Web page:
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Buying Property and Hidden Fees

By: Lucy Debenham BA (hons) - Updated: 8 Sep 2012 | comments*Discuss
Buying Property Hidden Fees Hidden

Buying a property and moving house is reckoned to be one of the most stressful undertakings a person can experience during their lifetime. So one can only imagine how perturbing it would be to suddenly be hit by unexpected charges and hidden fees during this time. This article reveals some of the hidden fees that are encountered most by unsuspecting homebuyers in the UK.

Land Registration Fee

When compared to the price of property, the Land Registration fee may not seem like a particularly large sum of money, but nevertheless it may still come as a surprise when purchasing a house.

The Land Registry’s job is to keep records of who owns what house within England and Wales, as well as whether the home has any outstanding charges (i.e. mortgages) on it. This information has to be updated each time a property has a new owner, and as a result the Land Registry charge for updating their records. The fee that is paid is subject to whichever price bracket the house falls into. For instance, a house that cost between £50,001 and £80,000 should expect to pay a £40 Land Registration fee, whereas a house costing between £200,001 and £500,000 will have to pay £220 at this time.

Fee Mortgage Lender’s Fees

The fees charged by mortgage lenders for their services are known by a number of aliases – the most common being ‘set-up fee’, ‘administration fee’, ‘arrangement fee’, ‘application fee’ as well as ‘administration fee’ or ‘reservation fee’. These different terms are used to describe basically the same administrative service provided by the mortgage lenders, the common denominator being that the charges are a means for the lenders to achieve a tidy profit for themselves. Unless you have the cash to pay the agreed price of the house up front, then you will have to go through a mortgage lender to organise your loan, and ultimately will incur this hidden fee. Typically, homebuyers can expect to pay anywhere from £500-£2000 in mortgage lender’s fees, with the average fee calculated at around £800.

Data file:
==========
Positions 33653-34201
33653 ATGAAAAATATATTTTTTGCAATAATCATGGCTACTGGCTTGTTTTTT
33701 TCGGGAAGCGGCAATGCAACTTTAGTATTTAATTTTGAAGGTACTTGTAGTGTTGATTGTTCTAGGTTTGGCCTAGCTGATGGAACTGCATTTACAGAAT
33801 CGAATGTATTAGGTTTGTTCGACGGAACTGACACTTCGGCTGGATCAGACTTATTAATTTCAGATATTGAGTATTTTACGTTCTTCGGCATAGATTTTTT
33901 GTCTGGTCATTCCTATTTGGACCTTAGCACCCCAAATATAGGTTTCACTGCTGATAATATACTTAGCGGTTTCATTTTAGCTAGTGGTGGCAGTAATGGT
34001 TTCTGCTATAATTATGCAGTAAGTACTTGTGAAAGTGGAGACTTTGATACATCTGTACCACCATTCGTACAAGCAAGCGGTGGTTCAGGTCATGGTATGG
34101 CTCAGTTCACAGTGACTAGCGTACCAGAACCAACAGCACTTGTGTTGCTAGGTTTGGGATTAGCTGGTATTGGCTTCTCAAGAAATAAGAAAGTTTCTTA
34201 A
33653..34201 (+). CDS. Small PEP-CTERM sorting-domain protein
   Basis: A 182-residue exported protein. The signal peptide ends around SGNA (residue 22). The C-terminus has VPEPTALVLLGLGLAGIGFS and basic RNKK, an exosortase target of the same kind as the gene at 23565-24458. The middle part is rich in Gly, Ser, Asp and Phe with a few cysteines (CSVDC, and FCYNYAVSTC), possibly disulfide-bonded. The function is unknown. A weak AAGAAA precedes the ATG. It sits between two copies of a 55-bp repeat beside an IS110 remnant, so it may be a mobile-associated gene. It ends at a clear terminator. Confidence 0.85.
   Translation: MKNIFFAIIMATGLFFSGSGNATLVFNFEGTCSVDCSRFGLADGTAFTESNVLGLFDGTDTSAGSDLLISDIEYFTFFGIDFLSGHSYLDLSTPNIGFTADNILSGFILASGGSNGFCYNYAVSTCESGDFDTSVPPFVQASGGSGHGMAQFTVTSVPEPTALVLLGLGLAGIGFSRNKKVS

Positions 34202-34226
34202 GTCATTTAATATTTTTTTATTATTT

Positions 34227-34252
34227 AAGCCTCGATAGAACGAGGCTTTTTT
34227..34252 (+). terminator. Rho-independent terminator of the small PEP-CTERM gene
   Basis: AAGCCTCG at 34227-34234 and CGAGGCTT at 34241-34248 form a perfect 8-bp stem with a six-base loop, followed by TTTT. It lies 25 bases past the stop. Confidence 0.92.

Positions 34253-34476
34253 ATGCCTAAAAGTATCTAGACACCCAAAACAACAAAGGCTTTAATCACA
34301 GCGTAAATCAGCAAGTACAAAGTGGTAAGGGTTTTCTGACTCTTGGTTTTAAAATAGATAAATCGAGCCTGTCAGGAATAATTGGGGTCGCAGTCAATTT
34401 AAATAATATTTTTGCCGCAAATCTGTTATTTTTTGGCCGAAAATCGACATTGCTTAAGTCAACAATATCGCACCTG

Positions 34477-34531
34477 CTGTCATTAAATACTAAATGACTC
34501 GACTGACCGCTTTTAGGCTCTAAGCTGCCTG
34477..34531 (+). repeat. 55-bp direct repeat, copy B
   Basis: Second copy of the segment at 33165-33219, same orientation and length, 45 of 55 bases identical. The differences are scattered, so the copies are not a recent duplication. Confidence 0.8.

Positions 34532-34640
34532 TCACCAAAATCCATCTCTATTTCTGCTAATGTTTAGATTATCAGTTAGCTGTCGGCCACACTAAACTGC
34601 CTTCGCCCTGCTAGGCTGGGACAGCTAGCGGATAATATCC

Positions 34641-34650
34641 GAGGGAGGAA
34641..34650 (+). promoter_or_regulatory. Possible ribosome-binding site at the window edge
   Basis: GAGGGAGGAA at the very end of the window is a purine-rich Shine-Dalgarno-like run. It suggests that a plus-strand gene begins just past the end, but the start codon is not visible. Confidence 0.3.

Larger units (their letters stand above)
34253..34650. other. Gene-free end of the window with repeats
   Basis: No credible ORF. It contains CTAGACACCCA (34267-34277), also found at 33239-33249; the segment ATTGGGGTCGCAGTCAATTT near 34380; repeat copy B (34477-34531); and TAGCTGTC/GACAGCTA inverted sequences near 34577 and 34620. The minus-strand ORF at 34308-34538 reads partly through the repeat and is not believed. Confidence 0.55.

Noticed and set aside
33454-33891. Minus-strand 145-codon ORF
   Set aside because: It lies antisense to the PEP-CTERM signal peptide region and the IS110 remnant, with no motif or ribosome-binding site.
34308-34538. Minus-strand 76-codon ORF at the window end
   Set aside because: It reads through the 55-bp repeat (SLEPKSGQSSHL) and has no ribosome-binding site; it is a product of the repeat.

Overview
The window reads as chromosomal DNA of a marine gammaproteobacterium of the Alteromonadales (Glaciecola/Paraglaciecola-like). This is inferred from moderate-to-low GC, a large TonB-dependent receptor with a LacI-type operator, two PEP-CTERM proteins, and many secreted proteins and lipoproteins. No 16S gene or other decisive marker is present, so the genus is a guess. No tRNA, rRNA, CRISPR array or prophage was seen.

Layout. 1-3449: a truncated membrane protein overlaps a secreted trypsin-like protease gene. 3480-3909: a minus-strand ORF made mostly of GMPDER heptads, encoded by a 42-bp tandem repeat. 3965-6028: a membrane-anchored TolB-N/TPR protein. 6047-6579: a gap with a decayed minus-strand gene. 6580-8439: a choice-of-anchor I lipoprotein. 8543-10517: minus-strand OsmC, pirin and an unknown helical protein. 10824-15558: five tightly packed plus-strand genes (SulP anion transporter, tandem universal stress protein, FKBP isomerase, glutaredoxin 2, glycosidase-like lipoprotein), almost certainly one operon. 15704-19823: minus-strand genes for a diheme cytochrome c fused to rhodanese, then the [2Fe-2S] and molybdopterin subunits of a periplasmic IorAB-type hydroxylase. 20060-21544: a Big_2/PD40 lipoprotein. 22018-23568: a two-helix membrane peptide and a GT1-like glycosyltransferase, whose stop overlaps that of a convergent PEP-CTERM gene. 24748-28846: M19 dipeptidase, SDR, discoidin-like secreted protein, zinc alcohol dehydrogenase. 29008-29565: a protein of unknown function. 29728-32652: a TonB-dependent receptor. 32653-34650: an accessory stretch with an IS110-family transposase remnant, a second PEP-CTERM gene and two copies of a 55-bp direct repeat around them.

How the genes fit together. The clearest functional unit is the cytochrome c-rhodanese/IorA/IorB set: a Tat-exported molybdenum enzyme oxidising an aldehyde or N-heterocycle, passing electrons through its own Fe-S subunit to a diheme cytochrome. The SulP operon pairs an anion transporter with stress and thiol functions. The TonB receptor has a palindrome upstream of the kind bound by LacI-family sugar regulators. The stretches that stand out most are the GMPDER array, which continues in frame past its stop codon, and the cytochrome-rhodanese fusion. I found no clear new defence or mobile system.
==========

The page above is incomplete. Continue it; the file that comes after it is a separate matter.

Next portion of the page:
However, rather than charging a flat rate, some mortgage lenders are now implementing a new approach by charging a percentage of the loan that has been taken out – usually around 3%. In recent years, with the “housing boom” seeing house prices steeply rise, this tactic has meant that this particular hidden fee can amount to quite a hefty sum.

In addition to this fee, some mortgage lenders may attempt to sell you mortgage protection insurance plans. As with credit cards, these protection plans are designed as a means to protect those that cannot make their mortgage repayments through accident, sickness or unemployment (or all three, if you’re really unlucky!). However, it is widely believed that the protection policies sold alongside the loan are inflated over and above a normal price that an independent broker could offer. They are also not always suited for those that run their own companies, are freelance, contract workers or self-employed, so may prove null and void in some circumstances. Make sure that this fee hasn’t automatically been added on before you start making your monthly repayments.

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